I deal with systems, integrated systems, networking. Computers have to talk to each other, [so does] file management systems and support people who use their workstations. Every platform from wireless to area networks, I’ve done physical work. I’ve installed cables. I’ve installed telephone lines. I’ve installed networks…. 

The second part of that is development. I taught myself HTML, CSS, and some coding languages like PHP and Javascript. All of those things I was able to acquire out of curiosity and find books, learning through YouTube…. I’ve been able to build and also connect with individuals who are also in the field of study, field of work. So, now I’ve become more of a jack of all trades.

PG: As an advocate and parent-leader? 

FHJ: When my wife and I had our first child, I always knew that I wanted to be involved in her schooling because my dad was also involved in the school in the military. He wasn’t much of an advocate; he was just involved. He was quite involved and also pretty busy because he was also a minister. Not only was he in the military, he was also involved in the Church. I think the involvement with that also connected him to community in the military base and outside, of course, and so watching that encouraged me. It kind of influenced me to also want to be involved because you see the impact of how people respond to you. You’re involved, and close relationships build alongside that. So that was something that I desired.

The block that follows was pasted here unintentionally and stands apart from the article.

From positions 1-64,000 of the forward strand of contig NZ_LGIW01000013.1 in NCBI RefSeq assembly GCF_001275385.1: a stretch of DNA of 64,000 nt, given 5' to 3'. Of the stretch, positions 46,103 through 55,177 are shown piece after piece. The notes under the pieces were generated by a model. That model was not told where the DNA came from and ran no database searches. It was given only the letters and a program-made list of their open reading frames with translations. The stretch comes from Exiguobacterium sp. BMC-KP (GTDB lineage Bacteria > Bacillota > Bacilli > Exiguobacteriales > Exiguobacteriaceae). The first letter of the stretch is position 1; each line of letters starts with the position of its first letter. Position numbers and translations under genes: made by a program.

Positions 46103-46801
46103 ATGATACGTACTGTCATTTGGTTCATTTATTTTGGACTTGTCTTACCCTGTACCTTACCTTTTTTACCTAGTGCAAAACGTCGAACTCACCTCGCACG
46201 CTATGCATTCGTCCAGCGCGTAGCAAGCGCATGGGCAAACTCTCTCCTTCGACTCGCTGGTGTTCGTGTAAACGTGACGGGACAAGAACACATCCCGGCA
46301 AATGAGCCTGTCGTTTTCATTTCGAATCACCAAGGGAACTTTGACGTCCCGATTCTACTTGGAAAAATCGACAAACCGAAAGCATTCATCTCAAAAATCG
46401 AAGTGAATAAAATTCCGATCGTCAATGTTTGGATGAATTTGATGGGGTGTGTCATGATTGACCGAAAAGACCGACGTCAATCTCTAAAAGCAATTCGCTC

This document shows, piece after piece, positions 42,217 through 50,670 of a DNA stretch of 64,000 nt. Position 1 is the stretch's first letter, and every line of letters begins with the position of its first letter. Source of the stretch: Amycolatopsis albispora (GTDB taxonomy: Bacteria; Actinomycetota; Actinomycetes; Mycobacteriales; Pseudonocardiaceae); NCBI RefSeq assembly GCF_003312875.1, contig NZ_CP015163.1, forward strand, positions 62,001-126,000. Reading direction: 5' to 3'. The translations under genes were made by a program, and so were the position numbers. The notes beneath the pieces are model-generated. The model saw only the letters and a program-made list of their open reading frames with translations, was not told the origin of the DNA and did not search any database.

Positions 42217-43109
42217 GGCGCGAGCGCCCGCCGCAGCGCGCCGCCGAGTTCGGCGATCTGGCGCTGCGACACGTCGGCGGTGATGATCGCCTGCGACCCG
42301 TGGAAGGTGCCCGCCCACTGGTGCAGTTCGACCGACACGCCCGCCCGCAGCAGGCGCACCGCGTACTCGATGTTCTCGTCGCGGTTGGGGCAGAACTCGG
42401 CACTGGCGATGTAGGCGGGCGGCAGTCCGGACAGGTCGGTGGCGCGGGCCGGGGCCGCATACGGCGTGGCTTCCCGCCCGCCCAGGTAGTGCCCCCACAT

When my child was ready for her first years of school, I knew that was something I wanted to be a part of. Alongside that came the inequities that I’ve always known—the fact that many of our children of color primarily our Black and Latinx kids have never been given a fair shake. We’ve been told that we had to “race to the top” for our communities—and not an even [race] where everyone is able to start on the starting line pretty much. That drove me to the parent leadership role and advocacy. I think I became more of a parent leader because most parents, or some parents, tend to confront this situation from the standpoint that it’s happening right now. We don’t have a whole lot of other parent groups that approach the inequities through a historical perspective and then work their way around that. This is why I think a lot of my parent voice is strong. That’s how I became more of a parent advocate and leader. I kind of got thrown into it because of the rezoning situation that happened at PS 307, where I was very vocal [and able to] spring into action to create allies around the advocacy work. We were able to get into the community and inform them through literature and action plan items and things of that nature.